The bad news: The Seattle Post-Intelligencer publishes its last print edition tomorrow. The good news: Hearst, after needless dilly-dallying over what should have been a fairly obvious decision, has announced that it will continue SeattlePI.com as "the leading news and information portal in the region."
Hearst Newspapers President Steven Swartz says the post-newspaper site "isn't a newspaper online—it's an effort to craft a new type of digital business with a robust, community news and information Web site at its core."
Hopefully, that includes lots of aggregation, reader engagement, social tools, user-generated content and other Webby features that will distinguish it from a newspaper-on-a-screen. If Hearst can use this opportunity for some bold experimentation in what a local news-based online site can become—and find an ad-based business model to support it—this could be a watershed moment in new media, and a model for other publishers to follow as the presses begin to go silent. Godspeed.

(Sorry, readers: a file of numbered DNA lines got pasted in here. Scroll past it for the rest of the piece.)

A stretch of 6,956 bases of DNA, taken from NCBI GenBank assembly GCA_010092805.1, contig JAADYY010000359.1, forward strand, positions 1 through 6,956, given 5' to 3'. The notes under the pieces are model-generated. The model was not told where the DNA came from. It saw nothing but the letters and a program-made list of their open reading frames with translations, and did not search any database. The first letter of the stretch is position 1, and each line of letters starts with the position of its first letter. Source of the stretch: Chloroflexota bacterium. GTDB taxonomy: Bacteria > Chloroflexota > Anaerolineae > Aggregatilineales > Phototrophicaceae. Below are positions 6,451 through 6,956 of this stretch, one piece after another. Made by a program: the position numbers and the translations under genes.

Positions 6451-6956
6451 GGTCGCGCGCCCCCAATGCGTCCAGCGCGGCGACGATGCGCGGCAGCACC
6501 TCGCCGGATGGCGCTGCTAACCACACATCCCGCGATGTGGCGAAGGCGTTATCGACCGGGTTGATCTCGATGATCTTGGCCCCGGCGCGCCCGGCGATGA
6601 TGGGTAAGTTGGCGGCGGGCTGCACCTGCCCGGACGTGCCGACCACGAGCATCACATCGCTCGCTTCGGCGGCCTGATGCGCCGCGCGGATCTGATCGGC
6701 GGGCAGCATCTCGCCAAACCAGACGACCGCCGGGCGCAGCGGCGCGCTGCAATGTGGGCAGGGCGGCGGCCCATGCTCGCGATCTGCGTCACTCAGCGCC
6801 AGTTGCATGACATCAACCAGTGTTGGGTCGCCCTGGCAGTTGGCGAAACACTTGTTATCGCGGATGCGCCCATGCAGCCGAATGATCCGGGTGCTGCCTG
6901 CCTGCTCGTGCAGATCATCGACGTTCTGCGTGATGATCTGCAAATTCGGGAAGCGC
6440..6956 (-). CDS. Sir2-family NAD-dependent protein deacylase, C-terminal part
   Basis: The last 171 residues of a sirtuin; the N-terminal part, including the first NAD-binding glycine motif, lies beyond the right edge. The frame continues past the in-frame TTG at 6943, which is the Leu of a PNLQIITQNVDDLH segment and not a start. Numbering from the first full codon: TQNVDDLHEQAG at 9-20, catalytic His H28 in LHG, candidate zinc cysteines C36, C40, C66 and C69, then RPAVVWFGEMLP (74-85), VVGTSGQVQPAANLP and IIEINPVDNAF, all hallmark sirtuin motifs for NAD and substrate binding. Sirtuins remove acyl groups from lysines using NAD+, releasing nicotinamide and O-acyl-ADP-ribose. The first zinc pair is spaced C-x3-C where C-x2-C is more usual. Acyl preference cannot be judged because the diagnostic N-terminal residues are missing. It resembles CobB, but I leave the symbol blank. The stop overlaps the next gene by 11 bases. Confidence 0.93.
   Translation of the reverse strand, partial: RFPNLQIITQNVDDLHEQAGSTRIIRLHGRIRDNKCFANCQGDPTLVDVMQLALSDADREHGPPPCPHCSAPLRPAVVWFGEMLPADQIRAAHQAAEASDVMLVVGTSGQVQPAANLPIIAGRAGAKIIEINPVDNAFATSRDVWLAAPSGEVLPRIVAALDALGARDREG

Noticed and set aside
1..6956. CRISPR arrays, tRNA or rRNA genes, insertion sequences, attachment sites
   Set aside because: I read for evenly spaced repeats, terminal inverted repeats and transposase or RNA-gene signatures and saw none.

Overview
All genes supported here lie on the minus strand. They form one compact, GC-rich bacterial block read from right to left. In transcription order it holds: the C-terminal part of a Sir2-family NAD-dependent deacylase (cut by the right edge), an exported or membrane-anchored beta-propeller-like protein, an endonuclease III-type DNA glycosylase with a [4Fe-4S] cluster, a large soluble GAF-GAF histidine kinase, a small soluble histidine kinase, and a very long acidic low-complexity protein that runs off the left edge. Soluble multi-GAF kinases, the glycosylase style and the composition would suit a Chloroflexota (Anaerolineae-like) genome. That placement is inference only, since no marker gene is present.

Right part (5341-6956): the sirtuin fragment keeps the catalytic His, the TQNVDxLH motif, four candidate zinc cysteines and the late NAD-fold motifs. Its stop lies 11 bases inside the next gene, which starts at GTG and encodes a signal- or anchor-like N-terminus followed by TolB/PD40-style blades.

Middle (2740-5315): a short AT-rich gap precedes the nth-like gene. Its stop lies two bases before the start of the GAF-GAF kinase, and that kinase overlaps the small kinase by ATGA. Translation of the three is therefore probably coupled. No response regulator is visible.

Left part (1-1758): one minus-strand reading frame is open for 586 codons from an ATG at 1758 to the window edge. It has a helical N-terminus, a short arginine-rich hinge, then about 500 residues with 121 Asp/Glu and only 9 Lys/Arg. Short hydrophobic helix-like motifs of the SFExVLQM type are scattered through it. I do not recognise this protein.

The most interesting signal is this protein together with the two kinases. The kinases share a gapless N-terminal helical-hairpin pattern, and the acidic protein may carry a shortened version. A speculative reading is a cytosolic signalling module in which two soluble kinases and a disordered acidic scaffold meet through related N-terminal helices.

No contradicting your main point that papers fumbled the Web. But journalism's demise is no reason for celebration and netroots b.s. of "a thousand journalistic flowers" is wrong. There will be no flowers, just a brownfield.
This is a common sentiment these days: Somehow conflating "newspapers" with "journalism," as if papers are the only place that journalism is practiced. And that's simply incorrect.
There's lots of other journalism already in local markets: in small community papers, in alt-weeklies, in startup Web sites like MinnPost and Voice of San Diego, and even on blogs and TV news. And there will be more as as kinds of new journalistic endeavors I was celebrating in my post spring up. Newspapers simply don't have the monopoly on local journalism. That's a romantic notion.
I'm not celebrating the sad death of newspapers, and certainly not the death of journalism. Because journalism isn't dying along with the big dinosaur dailies. It's just mutating into countless new forms. As I've written before, the local journalism ecosystem will fill the hole left by the closing of a big daily quite well, and possibly even better than before. Don't fall into a trap of thinking that journalism is going away just because its large, printed version is becoming extinct. If anything, with the democratization of media brought by new technologies, the opposite is happening.
Out of the wreckage of the Rocky Mountain News comesnews that new Web sites are sprouting in Denver, featuring the work of former Rocky staffers who have gone out on their own. Good for them.